Erdogan, who left the country Monday on a four-day trip to North Africa, has responded by dismissing the demonstrations as the work of "extreme elements" and marginal groups.
"My smart citizens will recognize this, then they will give them the right lesson," he said.
But Turkey's president, Abdullah Gul, took a somewhat more conciliatory tone Monday, saying "the messages sent in good faith have been received."
In Istanbul, the crowds have been chanting "Tayyip resign" -- referring to Erdogan -- and "Shoulder to shoulder against fascism."
The protests have spread to 67 of Turkey's 81 provinces, according to Anadolu.
Opposition pushing back
Hugh Pope, a senior Turkey analyst with the International Crisis Group, called the protests "completely unprecedented" and said Erdogan was caught off guard. Most demonstrators, Pope said, are "overwhelmingly ordinary people" who simply want their voices heard.
"However, there are other demonstrators who are somewhat more opportunistic in the left-wing factions who normally don't get much in the way of airtime in Turkey and are camped on Taksim Square," Pope said.
Erdogan has defiantly praised his government's accomplishments in overseeing a decade of strong economic growth in Turkey.
His party has won the past three elections, most recently securing 49.95% of the vote in 2011.
"What you have is essentially a large group of Turks who feel alienated from this government, in power for 10 years," said Richard Haass, a Middle East analyst at the Council on Foreign Relations in Washington.
"It's increasingly a one-party country. All the politics happen within it. The opposition is weak, divided, feckless," he said. "You have a lot of people in Turkey who feel both alienated and intimidated by the government, and this is the way they decided to push back."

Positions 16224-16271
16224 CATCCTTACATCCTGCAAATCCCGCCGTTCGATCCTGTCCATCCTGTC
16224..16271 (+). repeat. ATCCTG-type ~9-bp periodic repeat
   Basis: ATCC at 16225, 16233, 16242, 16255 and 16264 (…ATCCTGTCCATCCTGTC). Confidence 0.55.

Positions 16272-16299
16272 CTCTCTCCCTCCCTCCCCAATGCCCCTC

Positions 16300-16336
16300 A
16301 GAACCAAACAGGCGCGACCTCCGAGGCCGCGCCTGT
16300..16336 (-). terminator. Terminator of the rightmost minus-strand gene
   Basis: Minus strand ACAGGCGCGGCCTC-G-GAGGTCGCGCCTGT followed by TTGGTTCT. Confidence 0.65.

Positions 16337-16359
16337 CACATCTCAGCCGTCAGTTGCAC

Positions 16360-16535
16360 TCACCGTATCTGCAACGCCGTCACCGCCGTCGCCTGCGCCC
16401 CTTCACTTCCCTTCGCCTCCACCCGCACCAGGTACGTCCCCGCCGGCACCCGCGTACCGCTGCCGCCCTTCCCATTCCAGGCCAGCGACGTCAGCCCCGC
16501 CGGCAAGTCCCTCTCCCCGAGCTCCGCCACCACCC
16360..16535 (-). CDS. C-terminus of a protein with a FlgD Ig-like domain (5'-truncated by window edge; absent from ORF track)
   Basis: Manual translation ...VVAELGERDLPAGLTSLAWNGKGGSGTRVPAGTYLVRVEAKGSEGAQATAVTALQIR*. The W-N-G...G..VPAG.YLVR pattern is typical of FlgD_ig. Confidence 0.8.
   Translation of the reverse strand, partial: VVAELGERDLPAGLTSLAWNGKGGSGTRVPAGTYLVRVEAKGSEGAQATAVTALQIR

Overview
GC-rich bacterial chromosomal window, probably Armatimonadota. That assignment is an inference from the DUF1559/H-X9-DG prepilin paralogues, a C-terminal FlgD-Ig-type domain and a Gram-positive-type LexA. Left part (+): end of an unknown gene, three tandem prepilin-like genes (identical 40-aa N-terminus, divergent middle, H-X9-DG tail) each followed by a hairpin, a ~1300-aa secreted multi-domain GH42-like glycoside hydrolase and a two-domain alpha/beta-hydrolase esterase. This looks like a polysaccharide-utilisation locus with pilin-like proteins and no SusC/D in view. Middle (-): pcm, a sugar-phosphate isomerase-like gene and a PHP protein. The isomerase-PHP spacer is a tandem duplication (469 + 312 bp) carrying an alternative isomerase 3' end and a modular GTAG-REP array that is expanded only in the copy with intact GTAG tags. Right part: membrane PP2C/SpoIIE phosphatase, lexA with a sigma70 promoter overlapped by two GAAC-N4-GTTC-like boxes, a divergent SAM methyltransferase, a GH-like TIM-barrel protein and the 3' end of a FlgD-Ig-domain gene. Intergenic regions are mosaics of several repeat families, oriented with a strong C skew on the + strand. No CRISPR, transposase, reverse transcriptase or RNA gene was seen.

CNN's Ivan Watson and Talia Kayali contributed to this report.
- Created on 03 June 2013
The man who was accused of stealing and crashing an ambulance with two paramedics trapped inside has been charged with double counts of kidnapping and interference with government property. The suspect is due to appear before a DeKalb County judge for his first appearance Sunday.
Frank Ponquinette, a 36-year-old male, is accused of stealing the ambulance from Emory University Hospital on Saturday afternoon while the two paramedics were busy filling out paperwork and restocking materials in the back. The patient managed to drive three miles before crashing the ambulance into Sandy Chiropractic Clinic in Decatur, completely shattering the side of the building.
The owner of the building, Loretta Sandy, told Channel 2 News that she “shed a lot of tears” upon arriving to the now destroyed business. Her assistant had closed the building only an hour before the ambulance came crashing through the side of it.
According to the police, Ponquinette may have mental disabilities. Prior to crashing into the clinic, he knocked down a utility pole and essentially destroyed everything in his path. Fortunately, the paramedics made it out OK. They have asked not to be identified.
The suspect was described by witnesses as stunned, but did not sustain injury.
He was later captured in a shopping complex not far from the scene of the accident.